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Are you feeling more irascible? What is this anger about and how to manage it?

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Aakash Molpariya
Aakash started in Nov 2018 as a writer at Revyuh.com. Since joining, as writer, he is mainly responsible for Software, Science, programming, system administration and the Technology ecosystem, but due to his versatility he is used for everything possible. He writes about topics ranging from AI to hardware to games, stands in front of and behind the camera, creates creative product images and much more. He is a trained IT systems engineer and has studied computer science. By the way, he is enthusiastic about his own small projects in game development, hardware-handicraft, digital art, gaming and music. Email: aakash (at) revyuh (dot) com

Temperament control is key if we want to enjoy mental and emotional stability, as in turn essential when it comes to caring for relationships with others

Each person is different and those differences are marked, in part, by temperament: some are calmer and calmer, but also more frowning and anxious. Regardless of our current state of mind, we can go through a time when we are much more irascible towards others, sometimes causing unnecessary arguments and confrontations. 

There are even experts who assure that these seasons, in which, we complain more or get angry more often with the people around us can be related to suffering from anxiety, stress, or depression.

The problem comes when we’re not able to detect that we’re actually overstepping us more than we should. And you never know the mood that a person may be going through, hence you have to try to show kindness at any time.

If we get carried away by our impulses, we can risk losing important people to us in just a bad argument. How to control all these outbreaks of anger that can appear at any time?

“When you feel angry you are under the influence of a series of strong chemicals,” says Ilene Strauss Cohen, a psychotherapist specializing in human behavior, in a recent article in ‘Psychology Today’

“The amygdala, a part of your brain involved in the experience of anger, is one of the brain’s most primitive components. After your amygdala alerts your body that you’re angry, your adrenal gland kicks into action. Adrenaline is a chemical that increases your heart rate, forcing body contractions and blood flow to your brain and muscles. Your body starts producing more testosterone, a chemical that kicks your aggression into a higher gear”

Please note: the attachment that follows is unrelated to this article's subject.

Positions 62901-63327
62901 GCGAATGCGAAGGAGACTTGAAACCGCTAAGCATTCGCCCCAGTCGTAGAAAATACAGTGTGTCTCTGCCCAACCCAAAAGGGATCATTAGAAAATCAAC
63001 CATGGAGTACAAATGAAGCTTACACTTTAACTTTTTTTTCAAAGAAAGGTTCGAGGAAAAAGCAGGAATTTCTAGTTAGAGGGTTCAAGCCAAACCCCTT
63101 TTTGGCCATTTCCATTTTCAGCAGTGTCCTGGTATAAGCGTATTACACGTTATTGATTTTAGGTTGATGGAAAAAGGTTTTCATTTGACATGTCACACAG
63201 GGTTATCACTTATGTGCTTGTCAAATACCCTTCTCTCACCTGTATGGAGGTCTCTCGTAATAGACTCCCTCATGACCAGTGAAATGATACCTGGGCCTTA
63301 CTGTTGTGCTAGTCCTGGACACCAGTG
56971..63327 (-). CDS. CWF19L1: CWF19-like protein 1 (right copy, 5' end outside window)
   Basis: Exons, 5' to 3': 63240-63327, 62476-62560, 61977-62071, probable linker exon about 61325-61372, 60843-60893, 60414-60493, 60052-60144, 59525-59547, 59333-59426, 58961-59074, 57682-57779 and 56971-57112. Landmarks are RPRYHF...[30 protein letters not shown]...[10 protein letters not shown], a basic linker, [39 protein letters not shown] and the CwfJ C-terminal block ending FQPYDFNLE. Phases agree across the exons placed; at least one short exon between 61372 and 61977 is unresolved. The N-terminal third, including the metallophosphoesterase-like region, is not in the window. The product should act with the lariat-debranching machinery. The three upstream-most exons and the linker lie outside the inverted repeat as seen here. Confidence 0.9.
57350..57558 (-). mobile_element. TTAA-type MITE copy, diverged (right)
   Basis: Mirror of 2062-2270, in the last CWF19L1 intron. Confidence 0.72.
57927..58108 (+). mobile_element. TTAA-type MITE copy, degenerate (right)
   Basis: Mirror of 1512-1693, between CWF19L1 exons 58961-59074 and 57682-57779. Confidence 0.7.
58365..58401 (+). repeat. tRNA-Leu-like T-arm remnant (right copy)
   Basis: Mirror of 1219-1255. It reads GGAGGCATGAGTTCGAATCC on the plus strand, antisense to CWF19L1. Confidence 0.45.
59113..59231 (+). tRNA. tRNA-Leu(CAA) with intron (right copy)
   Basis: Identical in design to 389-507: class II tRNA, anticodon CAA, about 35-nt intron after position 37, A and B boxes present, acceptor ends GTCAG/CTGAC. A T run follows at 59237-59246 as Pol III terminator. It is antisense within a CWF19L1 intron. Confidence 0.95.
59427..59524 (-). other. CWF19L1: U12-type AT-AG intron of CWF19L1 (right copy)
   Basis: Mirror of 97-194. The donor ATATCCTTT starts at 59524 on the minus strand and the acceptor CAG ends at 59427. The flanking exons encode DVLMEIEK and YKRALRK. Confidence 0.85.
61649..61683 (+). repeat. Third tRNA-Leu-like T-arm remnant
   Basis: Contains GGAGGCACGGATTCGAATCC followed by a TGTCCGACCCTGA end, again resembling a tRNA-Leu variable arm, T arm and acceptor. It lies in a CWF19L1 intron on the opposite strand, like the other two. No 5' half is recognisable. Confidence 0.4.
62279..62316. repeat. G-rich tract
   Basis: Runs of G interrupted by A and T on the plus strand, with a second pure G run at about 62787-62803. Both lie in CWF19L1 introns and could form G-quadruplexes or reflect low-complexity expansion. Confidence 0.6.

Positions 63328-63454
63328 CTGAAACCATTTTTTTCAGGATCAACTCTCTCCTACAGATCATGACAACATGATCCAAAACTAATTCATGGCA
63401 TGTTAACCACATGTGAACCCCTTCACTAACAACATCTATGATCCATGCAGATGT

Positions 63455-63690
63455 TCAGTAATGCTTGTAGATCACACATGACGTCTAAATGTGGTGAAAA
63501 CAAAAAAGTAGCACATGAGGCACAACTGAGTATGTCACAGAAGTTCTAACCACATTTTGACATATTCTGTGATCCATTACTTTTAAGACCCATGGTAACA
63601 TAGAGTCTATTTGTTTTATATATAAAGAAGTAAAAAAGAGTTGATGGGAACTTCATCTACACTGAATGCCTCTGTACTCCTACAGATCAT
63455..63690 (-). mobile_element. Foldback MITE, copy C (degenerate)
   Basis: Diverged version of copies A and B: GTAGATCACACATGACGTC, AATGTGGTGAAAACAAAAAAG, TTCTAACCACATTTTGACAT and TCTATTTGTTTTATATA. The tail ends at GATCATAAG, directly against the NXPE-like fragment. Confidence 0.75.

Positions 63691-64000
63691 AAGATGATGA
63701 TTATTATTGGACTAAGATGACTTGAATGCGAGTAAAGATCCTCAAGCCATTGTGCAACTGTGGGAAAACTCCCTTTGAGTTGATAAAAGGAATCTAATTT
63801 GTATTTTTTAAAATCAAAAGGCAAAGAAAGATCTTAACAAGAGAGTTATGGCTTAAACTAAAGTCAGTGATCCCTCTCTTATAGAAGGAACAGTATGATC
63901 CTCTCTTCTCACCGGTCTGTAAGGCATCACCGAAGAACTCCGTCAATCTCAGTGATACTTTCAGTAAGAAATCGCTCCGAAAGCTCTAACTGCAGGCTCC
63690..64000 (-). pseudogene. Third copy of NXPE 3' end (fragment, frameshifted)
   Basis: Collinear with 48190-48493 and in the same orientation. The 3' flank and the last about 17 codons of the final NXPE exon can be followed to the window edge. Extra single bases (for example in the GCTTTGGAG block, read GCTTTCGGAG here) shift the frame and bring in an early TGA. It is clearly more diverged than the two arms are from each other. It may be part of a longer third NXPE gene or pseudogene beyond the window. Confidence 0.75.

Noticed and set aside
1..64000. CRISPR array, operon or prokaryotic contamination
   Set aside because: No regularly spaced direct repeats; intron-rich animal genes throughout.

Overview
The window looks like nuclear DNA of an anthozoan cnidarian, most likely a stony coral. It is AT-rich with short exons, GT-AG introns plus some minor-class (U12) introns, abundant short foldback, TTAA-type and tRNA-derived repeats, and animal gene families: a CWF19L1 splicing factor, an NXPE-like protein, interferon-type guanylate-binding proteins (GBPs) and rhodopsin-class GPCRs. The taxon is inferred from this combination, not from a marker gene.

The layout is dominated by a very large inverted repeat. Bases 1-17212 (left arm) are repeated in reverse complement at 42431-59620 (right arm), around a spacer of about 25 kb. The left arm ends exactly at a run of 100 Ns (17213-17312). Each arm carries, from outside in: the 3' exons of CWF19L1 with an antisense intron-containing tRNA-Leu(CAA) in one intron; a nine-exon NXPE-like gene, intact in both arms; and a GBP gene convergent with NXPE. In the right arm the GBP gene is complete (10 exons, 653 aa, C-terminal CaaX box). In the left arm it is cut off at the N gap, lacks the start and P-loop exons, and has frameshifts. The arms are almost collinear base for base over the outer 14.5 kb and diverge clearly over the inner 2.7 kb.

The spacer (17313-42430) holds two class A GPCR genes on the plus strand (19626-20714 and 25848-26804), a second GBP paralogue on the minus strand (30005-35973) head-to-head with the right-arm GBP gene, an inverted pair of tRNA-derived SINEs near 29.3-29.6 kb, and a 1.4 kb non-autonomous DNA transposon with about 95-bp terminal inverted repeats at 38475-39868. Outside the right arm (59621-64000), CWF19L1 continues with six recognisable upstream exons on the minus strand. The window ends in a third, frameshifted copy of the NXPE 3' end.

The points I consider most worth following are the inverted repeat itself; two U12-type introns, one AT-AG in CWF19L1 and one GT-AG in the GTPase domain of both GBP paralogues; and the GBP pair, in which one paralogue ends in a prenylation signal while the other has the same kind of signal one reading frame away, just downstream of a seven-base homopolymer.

explains Cohen.

According to Cohen, anger makes us do or say things that we may later regret, as it connects with our most primitive defense mechanism by clouding perception and distorting reality, forcing us to act immediately because we feel attacked. There are multiple ways to tackle these outbreaks that are so harmful to yourself and the people around you. 

“Angry thoughts seduce you into misbehaving and give you feedback to keep you angry, thinking that what the other person did was intentionally, and forcing you to think that you have no choice but to take action”

says the expert.

“However, anger is often the result of misinterpreting other people’s actions and assigning our own meaning to them,” Cohen emphasizes. 

When people respond to situations with anger, there is usually a deeper compelling reason. Behind your anger is also your fear of being hurt, of not being able to defend yourself, or of unfair things happening.

All of these feelings are understandable. And anger is also appropriate in certain situations. The bad thing is when it turns negative for us and the people around us.

The nature of anger

When treating a patient with temperament problems, they are trained to learn to calm down and self-regulate, working with the anguish they suffer and the triggers that make them jump. 

“It is important to remember that anger is a very normal human emotion, when properly managed and expressed it is not a problem,” recalls Cohen. 

“You may feel hurt, scared, disappointed, worried, embarrassed, or frustrated, but if you always respond in anger, that is when the problem arises. By looking within ourselves, we can see what is behind that angry behavior. And so on, We can learn to express ourselves differently by accepting that we are vulnerable.”

“Life is too short to spend all the time angry”, as they said in the mythical (and extremely violent) movie ‘American History X‘. For all this, Cohen details a series of tips and recommendations for those who perceive that they spend a lot of time sulking, and in that case, measures must be taken to change it. 

First, “acknowledge your anger triggers, specific comments, and people or places that tend to make you uncomfortable.” 

Second, and perhaps most importantly, “have empathy and try to put yourself in the other person’s shoes.” It is also important to “pay attention to the warning signs of anger that the body marks”,

Once we have recognized the moment that gives way to our anger, we must put measures to stop negative or violent thoughts. 

This could translate to “concentrating on your breathing, thinking, evaluating everything you think, listening to music or going for a walk.” 

In short, any activity that clears your mind and reduces your anger. If you can’t do it and you still don’t relax, it’s best to go to a professional because you may need help from a specialist in managing emotions.

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